Evening sky with many bats. In the down left corner a video camera can be seen

In this unique edition of the interdisciplinary interview series (see #1, #2, and #3 for the previous editions), we had the privilege of interviewing a dynamic team of four(!) researchers. They shared their experiences from their truly trans- and cross-disciplinary project on science education. The team comprised of Dr. Katharina Düsing (IPN), Dr. Daniel Lewanzik (IZW), Vanessa van den Bogaert (Ruhr-Uni Bochum) and Dr. Hannah Greving (IWM).

Dr. Katharina Düsing
IPN – Leibniz Institute for Science and Mathematics Education, Kiel
Leibniz Section A
Profession: Science Education Researcher; Biology Teacher by training

Dr. Daniel Lewanzik
IZW – Leibniz Institute for Zoo and Wildlife Research, Berlin
Leibniz Section C
Profession: Biologist

Vanessa van den Bogaert
Ruhr University Bochum, Germany (current affiliation: Leibniz University Hannover, Institute of Education)
Profession: Educational researcher

Dr. Hannah Greving
IWM – Leibniz-Institut für Wissensmedien, Tübingen (current affiliation: Leibniz University Hannover, Institute of Education)
Leibniz Section A
Profession: Social Psychologist

For me, interdisciplinary work means…

Katharina Düsing (D): Collaborating and communicating with each other and creating an outcome that researchers from only one discipline could not achieve.

Daniel Lewanzik (L): Widening my own horizon but also facing unexpected challenges; unexpected because one would not face these when working within one’s discipline.

Can you explain the topic of your joint project?

Vanessa van den Bogaert (vdB): Our interdisciplinary VideT project aims to develop and evaluate a video-based transfer instrument for communicating the empirical scientific research process and its inherent ways of scientific thinking and working to secondary school students.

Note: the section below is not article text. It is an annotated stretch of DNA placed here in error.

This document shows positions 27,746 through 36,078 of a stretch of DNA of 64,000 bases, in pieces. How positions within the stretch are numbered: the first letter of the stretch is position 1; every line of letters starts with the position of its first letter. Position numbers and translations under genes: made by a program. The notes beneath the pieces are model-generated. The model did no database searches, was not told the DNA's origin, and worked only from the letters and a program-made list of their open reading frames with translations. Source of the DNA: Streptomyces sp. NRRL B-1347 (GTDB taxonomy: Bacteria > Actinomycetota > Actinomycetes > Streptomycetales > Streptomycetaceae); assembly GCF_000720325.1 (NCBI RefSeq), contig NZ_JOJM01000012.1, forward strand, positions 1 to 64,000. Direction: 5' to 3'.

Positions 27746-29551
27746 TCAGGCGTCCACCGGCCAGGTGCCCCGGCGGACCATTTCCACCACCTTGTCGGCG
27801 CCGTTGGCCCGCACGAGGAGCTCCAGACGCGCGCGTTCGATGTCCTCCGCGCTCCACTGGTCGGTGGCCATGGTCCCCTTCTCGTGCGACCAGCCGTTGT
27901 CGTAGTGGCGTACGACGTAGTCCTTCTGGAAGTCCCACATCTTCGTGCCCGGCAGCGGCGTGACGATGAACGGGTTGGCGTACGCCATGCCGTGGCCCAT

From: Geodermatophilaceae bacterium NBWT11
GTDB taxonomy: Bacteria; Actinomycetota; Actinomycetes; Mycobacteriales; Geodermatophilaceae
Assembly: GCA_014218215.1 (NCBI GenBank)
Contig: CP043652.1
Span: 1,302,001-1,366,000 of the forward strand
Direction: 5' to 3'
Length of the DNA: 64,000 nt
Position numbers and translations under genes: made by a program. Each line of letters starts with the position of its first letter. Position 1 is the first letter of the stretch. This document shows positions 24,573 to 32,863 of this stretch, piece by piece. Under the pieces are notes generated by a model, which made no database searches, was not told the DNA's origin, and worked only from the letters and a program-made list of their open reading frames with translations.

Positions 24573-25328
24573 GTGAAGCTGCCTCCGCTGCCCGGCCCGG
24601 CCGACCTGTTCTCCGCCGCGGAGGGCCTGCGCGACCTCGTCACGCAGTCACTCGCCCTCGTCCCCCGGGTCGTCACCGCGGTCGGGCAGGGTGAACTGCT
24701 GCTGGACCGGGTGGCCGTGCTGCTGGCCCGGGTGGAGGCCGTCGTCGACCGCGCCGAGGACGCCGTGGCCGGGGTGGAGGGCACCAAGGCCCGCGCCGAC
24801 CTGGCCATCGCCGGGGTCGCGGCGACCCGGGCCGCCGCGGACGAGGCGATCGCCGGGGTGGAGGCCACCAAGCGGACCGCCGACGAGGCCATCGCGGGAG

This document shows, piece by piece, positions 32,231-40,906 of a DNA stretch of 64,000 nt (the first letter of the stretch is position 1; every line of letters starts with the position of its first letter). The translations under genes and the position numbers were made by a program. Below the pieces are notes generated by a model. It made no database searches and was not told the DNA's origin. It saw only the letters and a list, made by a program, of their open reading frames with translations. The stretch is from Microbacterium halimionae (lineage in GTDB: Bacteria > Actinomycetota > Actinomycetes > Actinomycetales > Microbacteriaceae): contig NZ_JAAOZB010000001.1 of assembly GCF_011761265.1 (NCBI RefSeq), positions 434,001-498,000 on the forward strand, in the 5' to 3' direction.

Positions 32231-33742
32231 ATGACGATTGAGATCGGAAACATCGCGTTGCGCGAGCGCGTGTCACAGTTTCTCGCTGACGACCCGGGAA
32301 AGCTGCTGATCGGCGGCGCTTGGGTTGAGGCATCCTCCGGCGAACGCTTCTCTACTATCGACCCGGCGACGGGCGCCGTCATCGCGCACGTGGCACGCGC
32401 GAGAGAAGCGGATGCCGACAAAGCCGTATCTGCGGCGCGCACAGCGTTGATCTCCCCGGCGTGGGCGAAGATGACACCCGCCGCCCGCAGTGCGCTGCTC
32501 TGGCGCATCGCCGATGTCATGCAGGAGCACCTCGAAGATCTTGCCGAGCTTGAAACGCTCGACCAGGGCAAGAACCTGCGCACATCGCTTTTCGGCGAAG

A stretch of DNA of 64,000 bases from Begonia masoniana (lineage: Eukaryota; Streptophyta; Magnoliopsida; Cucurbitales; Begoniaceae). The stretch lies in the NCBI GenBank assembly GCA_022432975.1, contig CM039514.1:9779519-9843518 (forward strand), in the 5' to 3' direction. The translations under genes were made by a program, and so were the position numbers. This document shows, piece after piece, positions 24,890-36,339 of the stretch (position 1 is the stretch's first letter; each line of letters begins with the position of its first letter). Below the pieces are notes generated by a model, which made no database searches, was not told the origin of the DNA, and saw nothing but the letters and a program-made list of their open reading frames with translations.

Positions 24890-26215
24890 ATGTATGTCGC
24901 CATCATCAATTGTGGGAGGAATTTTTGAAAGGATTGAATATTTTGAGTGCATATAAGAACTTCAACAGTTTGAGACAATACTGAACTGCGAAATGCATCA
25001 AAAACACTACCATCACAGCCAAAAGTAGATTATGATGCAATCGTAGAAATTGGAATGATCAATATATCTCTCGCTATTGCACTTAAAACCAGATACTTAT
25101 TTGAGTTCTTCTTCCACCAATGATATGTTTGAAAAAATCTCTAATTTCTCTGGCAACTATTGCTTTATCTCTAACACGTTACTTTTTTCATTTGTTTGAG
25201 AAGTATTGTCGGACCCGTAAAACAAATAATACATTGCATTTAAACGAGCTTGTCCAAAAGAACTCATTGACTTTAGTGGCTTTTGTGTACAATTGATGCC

Hannah Greving (G): This is relevant to investigate because knowledge transfer of new scientific findings to the public is becoming increasingly important. Also, it is often difficult for students to interpret and understand these findings correctly. This is because the presentation of scientific findings often focuses exclusively on research results without explaining the associated research process. The Federal Ministry of Education and Research (BMBF) is funding the VideT project, since it is convinced of the importance of the project goals.

Why was interdisciplinarity important for your joint project?

D: Developing and evaluating a video-based transfer instrument for secondary school students, on the one hand, requires authentic scientists providing insights into their research results as well as their research processes. In our case, the content of the videos is based on current research projects on the ecology of bats and the effects of human activities on these animals. On the other hand, the development of the video scripts and the didactical material for students in the out-of-school labs as well as the evaluation of the transfer instrument require expertise from biology education, social psychology, and educational science.